Prudent workers, taxpayers and American firms got the bum's rush last month from panicked politicians who were just weeks away from a national election of extraordinary significance. The federal intervention on Wall Street (the "trillion dollar bailout") was the antithesis of what the competitive markets of capitalism would permit.
The problem is not the fundamental well-being of our economic system. As of midyear, the U.S. economy was still running between 2 and 3 percent above 2007 levels, even discounting inflation. The national unemployment rate was 6.1 percent, not the 35 percent of the Depression era. The stock market remained higher than the levels of four years earlier.
No, the problem lies with the bursting of the residential housing bubble that developed in the wake of exceptionally easy monetary policies conducted by the Federal Reserve from 2003 to 2006. As an axiom teaches, "Loose money policies create tight credit conditions." In this case, the tight credit situation — where banks fear lending and markets no longer supply bonds or equity capital — resulted from the collapse of the housing bubble and suicidal regulatory mandates.
Yet, in order to cover their corrupting decisions and complaisance, Washington's major mouthpieces, from former Federal Reserve Chairman Alan Greenspan and Treasury Secretary Hank Paulson to Senate Banking Chairman Chris Dodd and presidential candidates Barack Obama and John McCain, told us that unless we trusted them with a new round of our scarce resources, the U.S. economic system would collapse.
When you clear the odor and palaver, what you see is a bare-knuckled proposal to further centralize federal control over the marketplace of investments and savings. It is not simply a matter of taxing the rich and redistributing to the poor. It represents an institutionalization of bad and immoral behavior. Why?
If I take an interest-only loan with the bet that my new mortgage will pay for itself as home prices escalate, then it leaves me free to spend, not save, on other things. When housing prices go south, however, I can walk away as if my payments were just rentals and the lender gets back a depreciated asset. Why reward this kind of behavior, from either the lender or the borrower?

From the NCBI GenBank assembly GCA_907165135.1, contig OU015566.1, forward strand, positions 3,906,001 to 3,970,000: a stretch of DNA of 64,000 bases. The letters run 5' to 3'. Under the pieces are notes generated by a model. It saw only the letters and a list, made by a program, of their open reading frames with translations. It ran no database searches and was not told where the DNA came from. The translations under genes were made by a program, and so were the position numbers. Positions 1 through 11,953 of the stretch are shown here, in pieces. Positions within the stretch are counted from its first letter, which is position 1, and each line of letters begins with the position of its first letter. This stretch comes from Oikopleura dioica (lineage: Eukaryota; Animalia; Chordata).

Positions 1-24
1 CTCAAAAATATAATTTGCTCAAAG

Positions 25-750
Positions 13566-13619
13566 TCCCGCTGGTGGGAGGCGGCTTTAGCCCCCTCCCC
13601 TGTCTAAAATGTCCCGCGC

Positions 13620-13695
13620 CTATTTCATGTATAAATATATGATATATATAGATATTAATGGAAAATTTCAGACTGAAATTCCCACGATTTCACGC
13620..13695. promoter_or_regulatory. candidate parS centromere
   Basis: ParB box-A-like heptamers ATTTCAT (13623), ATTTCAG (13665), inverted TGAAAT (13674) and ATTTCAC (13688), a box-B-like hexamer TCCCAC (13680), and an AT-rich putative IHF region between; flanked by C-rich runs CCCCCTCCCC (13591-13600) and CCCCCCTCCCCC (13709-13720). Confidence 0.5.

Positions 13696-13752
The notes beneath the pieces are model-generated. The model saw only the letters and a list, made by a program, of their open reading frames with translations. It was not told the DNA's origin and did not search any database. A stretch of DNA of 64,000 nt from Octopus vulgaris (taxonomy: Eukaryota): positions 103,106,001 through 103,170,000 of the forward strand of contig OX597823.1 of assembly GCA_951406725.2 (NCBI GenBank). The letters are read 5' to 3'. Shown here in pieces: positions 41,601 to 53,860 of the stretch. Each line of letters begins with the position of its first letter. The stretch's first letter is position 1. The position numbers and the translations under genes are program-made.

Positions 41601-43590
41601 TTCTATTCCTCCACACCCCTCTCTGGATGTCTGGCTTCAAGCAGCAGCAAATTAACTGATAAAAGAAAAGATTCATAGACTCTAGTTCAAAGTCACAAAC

Very clearly, Washington does not want you to remember the four ways they have brought us to this unfortunate moment. Let's review.
CRA - The Community Reinvestment Act (passed in 1977 during the Carter Administration) compelled banks and other lenders to loan money and grant mortgages in areas where they'd have never dreamed of making such loans, due to exceptional risks of default. Banks were denied charters for growth and geographical expansion if found by regulators to be out of compliance with these politically correct regulations.
GSE - Government Sponsored Enterprises (Fannie Mae and Freddie Mac) are government-created entities that receive taxpayer subsidies. They are further favored by politicians and regulators with the privilege of maintaining very thin capital reserves as buffers against losses that result from defaulting or delinquent mortgages.
MTM - The Sarbanes-Oxley regulatory regime, along with the Securities and Exchange Commission and Financial Accounting Standards Board, brought a wave of insane accounting rules. The most devastating is the so-called "market-to-market" requirement, which tells firms that their financial reports must carry assets as though they were forced to sell them immediately into distressed markets, rather than at book value. This is tantamount to a mandate that people send to newspapers a wedding photo of themselves on the day of their 24-hour flu. No wonder the market seized up! Regulators require that firms raise capital when their assets fall below book value, even if it is a paper value, rather than a real loss. Thus, when hundreds of large and small firms seek scarce capital all at once, the market can't keep up.
FED - As noted earlier, the Federal Reserve spurred the current difficulties by pursuing inflationary money policies that dropped bank-borrowing rates to one percent.
In order to avoid even greater government involvement and messes (think Medicare, Medicaid and Social Security), Washington must extricate itself from the market. That lesson is all too plain. Time now to heed it.
(Note: A version of this commentary appeared in the Sept. 24, 2008, Detroit News.)
David Littmann is a senior economist with the Mackinac Center for Public Policy, a research and educational institute headquartered in Midland, Mich, and a former vice president and chief economist with Comerica Bank. Permission to reprint in whole or in part is hereby granted, provided that the author and the Center are properly cited.